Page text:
It shouldn’t surprise us though.
We already know that the quieter you become, the more you are able to hear. The big challenge for us is that quiet is a pretty precious commodity! I don’t know about you but I find it just about impossible to find quietness anywhere. Ironically, I wrote most of this sermon at the men’s cottage day, sitting on the porch, trying to find a little quietness so I could write! Those guys are so noisy! All that laughing and talking!
The outer world is really noisy – and my inner world (my mind) is pretty noisy too!!!
Even when I manage to find a quiet space I soon realize that my mind is still going a thousand miles an hour making a terrible racket.
Can anyone relate?
And yet, when I do manage to even quiet my mind – and it takes discipline and practice. I haven’t figured out how to flip a switch yet so I have to keep working at it – when I do get quiet, and breathe deeply, and let all that noisy stuff go, I experience a sense of God’s Presence that I just can’t reach in any other way.
Or, more accurately, it reaches me, because I’ve finally got myself out of my own way.
A fourteenth century mystic named Meister Eckhart said, “There is nothing so much like God in all the universe as silence.” Amen!
So, shall we pause right now for 10 minutes of silent meditation?
Some of you just thought, “Yeah, sounds awesome!”
And others just thought, “Oh crap, I hope he’s not serious!”
I’m not. But I should be. We should be.
We should be striving to cultivate more quietness and silence in our lives.
It’s not magic – as in if you get quiet enough you can guarantee a direct communication from God. But I can pretty much guarantee the opposite.
If your world and your mind are noisy it will be virtually impossible to hear God.
So how do we get quiet enough?
We do like Elijah did. We kill 450 prophets of Baal! No, but there is a pattern. Remember?
Openness and surrender, receiving spiritual nourishment, a time of transformation, and then physically carving out a quiet place where deep experiences have a greater chance of happening.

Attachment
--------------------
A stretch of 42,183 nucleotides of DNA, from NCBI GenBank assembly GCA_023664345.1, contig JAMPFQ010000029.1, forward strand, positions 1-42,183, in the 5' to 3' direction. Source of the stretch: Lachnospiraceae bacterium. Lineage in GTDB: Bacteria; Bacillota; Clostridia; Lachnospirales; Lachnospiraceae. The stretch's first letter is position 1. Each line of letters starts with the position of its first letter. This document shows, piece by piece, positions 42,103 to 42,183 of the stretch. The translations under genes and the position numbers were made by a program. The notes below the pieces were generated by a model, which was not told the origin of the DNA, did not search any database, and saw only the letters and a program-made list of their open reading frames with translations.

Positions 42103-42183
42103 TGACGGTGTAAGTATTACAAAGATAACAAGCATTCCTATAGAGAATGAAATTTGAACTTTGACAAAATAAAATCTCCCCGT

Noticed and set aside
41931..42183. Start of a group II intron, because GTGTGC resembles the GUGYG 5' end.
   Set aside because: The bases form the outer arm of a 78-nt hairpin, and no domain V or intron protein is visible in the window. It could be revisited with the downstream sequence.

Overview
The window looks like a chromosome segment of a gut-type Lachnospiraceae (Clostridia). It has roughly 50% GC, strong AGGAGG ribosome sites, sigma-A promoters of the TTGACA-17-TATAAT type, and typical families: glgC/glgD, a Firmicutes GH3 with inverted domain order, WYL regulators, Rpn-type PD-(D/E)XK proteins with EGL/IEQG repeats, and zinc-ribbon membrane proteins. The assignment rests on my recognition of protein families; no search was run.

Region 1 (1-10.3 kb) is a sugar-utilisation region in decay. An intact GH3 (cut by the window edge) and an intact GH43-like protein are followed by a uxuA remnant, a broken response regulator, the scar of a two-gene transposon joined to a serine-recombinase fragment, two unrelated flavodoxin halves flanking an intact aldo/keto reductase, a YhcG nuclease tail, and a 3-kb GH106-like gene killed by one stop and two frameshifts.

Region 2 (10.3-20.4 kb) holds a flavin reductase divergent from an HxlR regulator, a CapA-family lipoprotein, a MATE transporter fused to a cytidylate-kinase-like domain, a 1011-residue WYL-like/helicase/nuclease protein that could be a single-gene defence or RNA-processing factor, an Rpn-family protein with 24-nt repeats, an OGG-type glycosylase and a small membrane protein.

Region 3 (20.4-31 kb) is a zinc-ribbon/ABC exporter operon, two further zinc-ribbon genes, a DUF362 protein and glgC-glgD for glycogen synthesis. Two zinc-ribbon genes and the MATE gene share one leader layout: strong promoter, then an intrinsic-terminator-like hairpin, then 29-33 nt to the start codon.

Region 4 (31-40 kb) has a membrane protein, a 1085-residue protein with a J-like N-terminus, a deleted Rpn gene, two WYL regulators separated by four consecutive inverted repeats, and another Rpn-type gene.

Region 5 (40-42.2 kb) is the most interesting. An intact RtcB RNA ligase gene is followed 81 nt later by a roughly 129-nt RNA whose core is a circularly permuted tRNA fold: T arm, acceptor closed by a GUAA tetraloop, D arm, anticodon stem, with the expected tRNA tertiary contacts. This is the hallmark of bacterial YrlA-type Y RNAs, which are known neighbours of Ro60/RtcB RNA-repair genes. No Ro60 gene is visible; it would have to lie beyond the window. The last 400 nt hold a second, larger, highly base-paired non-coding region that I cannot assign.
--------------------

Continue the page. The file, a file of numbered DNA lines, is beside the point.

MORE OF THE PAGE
And then, just be.
“Be still and know that I am God,” says Psalm 46:10.
Breathe. Let things go.
If you can manage 5 minutes you’ll be doing great!
Think of it like marathon training – increase your mileage bit by bit! Increase your quietness bit by bit.
And in the quiet you’ll feel God’s Presence, and God will speak, and all your problems will be solved, right?
I wouldn’t bet the farm on it.
I’d count on a nudge, or a conviction, but it won’t solve your woes. God ain’t in the magic wand business.
God is in the ‘meaning of life’ business, the ‘inner joy and peace’ business, the ‘love’ business.
Think of what Elijah heard.
Elijah experiences God’s Presence in a profound and intimate way, in the sound of silence, he pours out his heart (even with exaggerations and trying to make himself look good – as if God couldn’t see right through that), and God apparently hears Elijah thoroughly.
Awesome! So Elijah has a direct audience with the very Presence of God and is fully heard.
And what does God do? How does God respond?
God sends him out on another mission – but in a whole new direction. Literally in the opposite direction from which Elijah came. It’s both spiritually and physically a new path.
To this despondent, exhausted, overwrought prophet God says, “I have work for you to do! Yes, you can retire, eventually, but first you need to go on a journey, and anoint the new leadership of Israel, and also find your successor. Then you can hang up the skates and call it a day.”
And in the verses that follow our reading God reassures Elijah that he is not alone, that God’s Presence will always be with him.
Elijah wasn’t ready to hear all that at the start. He just wanted to curl up and die.
It was only when he surrendered and let God refresh him and lead him that he got quiet enough to really sense and savour God’s Presence.
It was only after he let go of any expectation that God would blow up mountains, cause earthquakes, or reign down fire and lightning that he could realize that God was actually far deeper, underneath all that noise, waiting.
And how about us?
Those of us who are tired, hungry, exhausted, emotionally spent, and dejected?
Perhaps we can let go of trying to do it all ourselves, and open ourselves and let the Spirit move us and shape us.
Perhaps we can be inspired to stop waiting for mighty winds, earthquakes, and thunderbolts, and can begin to learn to seek out God in the sound of silence.
And perhaps we can be courageous enough to try all that before we’re at the end of our rope!
God’s still, small voice is definitely speaking.
Our great spiritual task is to learn to listen – and that means learning to be still – and that’s really, really hard for us.
Brennan Manning said it better than anyone else – when it comes to praying, really praying, really coming face to face with the awesome Presence of God and revelling in the sacred silence, it actually isn’t as hard as we think.
In fact, you need only remember these five immortal words: “Show up, and shut up!”